Saturday, September 8, 2018

Work-for-hire deadlines

This juvenile barred owl was sitting on my next-door neighbor's deck.
In the writing world, it's common knowledge that work-for-hire books have tight deadlines. If you're considering this kind of work, you might want to know exactly what that means. Here are my deadlines for Lerner:

For two books in a 4-book series:
Length = 1600-1800 words

January 3 - received guidelines, compensation information, and deadlines
January 17 - sent outline to editor
January 23 - received editor's comments about outlines
April 2 - due date for book 2 (the harder one)
April 16 -  due date for book 1
May 23 - received edits for book 2 and the text for the frontrunner* in the series
May 24 - received edits for book 1
May 31 - sent revisions for book 2 to editor (they typically give author's a week for revisions)
June 7 - sent revisions for book 1 to editor
June 13 - received photo wish list for book 1
June 23 - received photo wish list for book 2
July 1 - I uploaded most of the photos (I had to wait on a few) 
July 30 - received book layouts for review
January 2019 - publication date 
When they're begging for food, juveniles have unusual calls.

*The first edited text in a series is referred to as the "frontrunner."

As you can see, these books kept me busy the first half of the year. If I had to do it over again, I'd ask more questions at the start to confirm that what I was thinking matched what they were looking for. The photo portion of the project was a lot of fun and there were no deadlines. I delivered the photos via a steady stream of Dropbox uploads. Since I had planned a vacation in early April, I lost a week of work time, so that added to my stress level, but I made all my deadlines. Even though the deadline for book 2 was shorter, I worked on and handed in book 1 first. Logically, it made sense to do it this way.

The nice thing about the process is that a published book is produced in a relatively short period of time.

The owl has spotted me hiding behind my neighbor's garage. It's ready to fly.
I wondered why the deadlines were so short? Do editors allocate less man-hours to save money? Is the demand for this book so strong that they have an urgent need for it? Have they found that giving writers an extra week or two doesn't affect the quality of the book? Got me.  

Thursday, April 19, 2018

I had my writing career all planned out in my head, or so I thought. I'd write lovely, lyrical books and editors would acquire them. It hasn't worked out that way.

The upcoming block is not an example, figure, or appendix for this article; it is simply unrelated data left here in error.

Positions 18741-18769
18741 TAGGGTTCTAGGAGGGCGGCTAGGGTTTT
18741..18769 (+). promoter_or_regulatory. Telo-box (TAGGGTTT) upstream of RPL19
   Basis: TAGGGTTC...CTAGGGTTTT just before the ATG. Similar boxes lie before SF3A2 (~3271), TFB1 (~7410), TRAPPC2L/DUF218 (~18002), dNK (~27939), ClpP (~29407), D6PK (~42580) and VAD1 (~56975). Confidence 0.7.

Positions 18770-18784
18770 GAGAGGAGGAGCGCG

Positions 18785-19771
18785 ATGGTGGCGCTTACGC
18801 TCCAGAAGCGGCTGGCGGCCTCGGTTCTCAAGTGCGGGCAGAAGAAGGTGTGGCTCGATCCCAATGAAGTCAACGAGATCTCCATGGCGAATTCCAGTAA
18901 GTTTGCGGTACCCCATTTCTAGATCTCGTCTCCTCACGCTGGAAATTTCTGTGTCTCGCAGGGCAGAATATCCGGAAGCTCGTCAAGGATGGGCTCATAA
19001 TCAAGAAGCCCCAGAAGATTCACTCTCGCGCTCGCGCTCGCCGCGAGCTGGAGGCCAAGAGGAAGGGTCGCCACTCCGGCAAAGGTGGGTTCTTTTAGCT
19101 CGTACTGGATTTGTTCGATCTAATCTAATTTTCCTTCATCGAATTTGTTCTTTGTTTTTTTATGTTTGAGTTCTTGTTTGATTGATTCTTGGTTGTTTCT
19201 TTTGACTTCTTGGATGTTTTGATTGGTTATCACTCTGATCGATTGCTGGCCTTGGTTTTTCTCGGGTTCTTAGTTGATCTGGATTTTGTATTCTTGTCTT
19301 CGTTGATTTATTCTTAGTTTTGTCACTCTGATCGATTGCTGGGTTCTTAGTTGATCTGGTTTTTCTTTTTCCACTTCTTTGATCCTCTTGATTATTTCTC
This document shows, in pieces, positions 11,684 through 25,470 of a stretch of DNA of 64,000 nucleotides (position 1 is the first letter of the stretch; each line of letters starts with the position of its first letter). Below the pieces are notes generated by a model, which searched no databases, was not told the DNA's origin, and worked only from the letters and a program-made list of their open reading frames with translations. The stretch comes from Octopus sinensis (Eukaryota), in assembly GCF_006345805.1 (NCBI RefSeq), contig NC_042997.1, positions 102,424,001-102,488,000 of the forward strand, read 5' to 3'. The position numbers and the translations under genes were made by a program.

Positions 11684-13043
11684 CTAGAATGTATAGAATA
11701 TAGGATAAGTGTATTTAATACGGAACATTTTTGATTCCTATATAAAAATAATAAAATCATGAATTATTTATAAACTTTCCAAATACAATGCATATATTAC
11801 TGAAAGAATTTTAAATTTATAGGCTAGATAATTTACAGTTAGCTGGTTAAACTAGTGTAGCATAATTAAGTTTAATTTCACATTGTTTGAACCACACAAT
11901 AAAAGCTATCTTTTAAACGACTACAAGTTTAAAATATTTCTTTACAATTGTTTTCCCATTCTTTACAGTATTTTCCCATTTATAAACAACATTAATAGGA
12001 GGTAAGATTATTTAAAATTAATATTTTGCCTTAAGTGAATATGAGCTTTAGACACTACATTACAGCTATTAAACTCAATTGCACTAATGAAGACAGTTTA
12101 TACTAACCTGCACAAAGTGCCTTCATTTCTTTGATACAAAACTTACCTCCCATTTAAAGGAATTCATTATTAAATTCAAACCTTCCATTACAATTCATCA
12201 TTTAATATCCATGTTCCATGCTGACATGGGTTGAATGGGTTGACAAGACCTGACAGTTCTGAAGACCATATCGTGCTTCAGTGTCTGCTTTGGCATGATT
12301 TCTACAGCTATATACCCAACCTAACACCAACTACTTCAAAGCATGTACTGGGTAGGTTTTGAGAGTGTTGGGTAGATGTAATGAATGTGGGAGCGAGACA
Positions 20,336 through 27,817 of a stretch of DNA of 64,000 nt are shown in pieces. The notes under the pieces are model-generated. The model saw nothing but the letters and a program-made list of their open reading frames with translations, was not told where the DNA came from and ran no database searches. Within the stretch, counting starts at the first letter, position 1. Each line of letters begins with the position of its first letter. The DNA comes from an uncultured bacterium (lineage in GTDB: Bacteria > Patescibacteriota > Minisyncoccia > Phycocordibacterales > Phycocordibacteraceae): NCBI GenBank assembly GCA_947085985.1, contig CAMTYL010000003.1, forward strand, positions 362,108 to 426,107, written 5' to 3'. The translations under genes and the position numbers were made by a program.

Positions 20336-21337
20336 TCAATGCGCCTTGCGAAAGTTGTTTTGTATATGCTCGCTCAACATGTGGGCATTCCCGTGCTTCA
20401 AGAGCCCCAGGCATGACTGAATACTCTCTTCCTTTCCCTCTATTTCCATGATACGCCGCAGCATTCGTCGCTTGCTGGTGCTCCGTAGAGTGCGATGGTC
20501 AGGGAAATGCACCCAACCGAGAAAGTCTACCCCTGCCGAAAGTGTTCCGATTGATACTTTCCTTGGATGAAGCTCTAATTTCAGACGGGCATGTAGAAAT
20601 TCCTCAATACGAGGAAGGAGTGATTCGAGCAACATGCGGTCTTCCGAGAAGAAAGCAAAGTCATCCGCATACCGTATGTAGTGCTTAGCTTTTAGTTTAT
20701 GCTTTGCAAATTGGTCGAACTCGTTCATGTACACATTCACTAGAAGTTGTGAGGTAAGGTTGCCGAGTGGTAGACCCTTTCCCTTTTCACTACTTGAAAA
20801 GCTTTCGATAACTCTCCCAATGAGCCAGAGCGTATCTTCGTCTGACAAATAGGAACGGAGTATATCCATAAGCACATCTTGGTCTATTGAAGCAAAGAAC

The TransCatalina Trail goes up and down some mighty steep mountains.
Over time, frustration softened my resolve to stay on course and I became more open to new possibilities. This year, it's clear being flexible and snapping up opportunities when they surface are key attributes that allow a writer to grow and survive in this über-challenging business.

The University of Southern California's Wrigley Marine Science Center was below this hill on Two Harbors, Catalina.
Ten years ago, I never could have predicted I'd be writing two computer-related work-for-hire books and pitching scripts. Although I still aspire to achieve my original goals, I'm less focused on getting somewhere in particular. Now, my direction isn't so set in stone. It sways with the wind and takes me places I could never have imagined.
Emerald Bay, Catalina

Thursday, February 1, 2018

Shade Swamp Sanctuary

I signed a contract to write my first two books for Lerner! So, I've been hard at work on them. My goal is to get one first draft done by the end of this week. One more chapter and some sidebars and I'll meet that deadline.

The zoo started out as a sanctuary for injured birds and other animals.
A couple of weeks ago, I went to Shade Swamp Sanctuary in Farmington, Connecticut. It's unusual because it's the site of an abandoned zoo. I wouldn't want to do this hike when mosquitoes are buzzing about, but during the spring it might be a great place to view wetland birds.

 I believe these are bobcat tracks cutting across the frozen swamp.

Sunday, November 19, 2017

Agent-Editor Day

Ragged Mountain - Metacomet Trail
In early November I drove to Devens Massachusetts for Agent-Editor Day. It was my first time attending this workshop and by the look of things, it's pretty popular.  I brought two manuscripts that I thought were ready to submit. During the morning session, my manuscript was read by the person to my left. During the afternoon session, I read my own work.  Critiquing was done primarily by the agent or editor that was at the table. If there was time, other writers chimed in with their thoughts.

Love this hike!
I learned that my ideas were marketable. Both the agent and editor that reviewed my work thought the concepts were good ones. However, I discovered the manuscripts that I thought were ready to roll, needed to be hauled into the shop for some small repairs. I got some great advice that I believe has improved both pieces. I was also impressed by the work of my fellow writers.

Rock climbers scale this cliff.
If you're going to this next year, here are some tips:
  • Bring your best work, the stuff you think is ready to submit. You might be surprised.
  • Bring two different manuscripts. The folks that brought the same manuscript to the morning and afternoon sessions got the same advice.
  • Pick out which manuscripts you want to bring before you register.
  • Decide who you want to sit with before you register and have a backup person ready too. You will be at your assigned tables most of the day, so there isn't much opportunity to network with the other agents and editors.
  • If you have questions about your manuscript, you can ask those after the agent/editor is done critiquing. 
  • It was helpful for me to take notes while the agent/editor was speaking about my work.
  • You can also learn by listening to the critique advice given to others.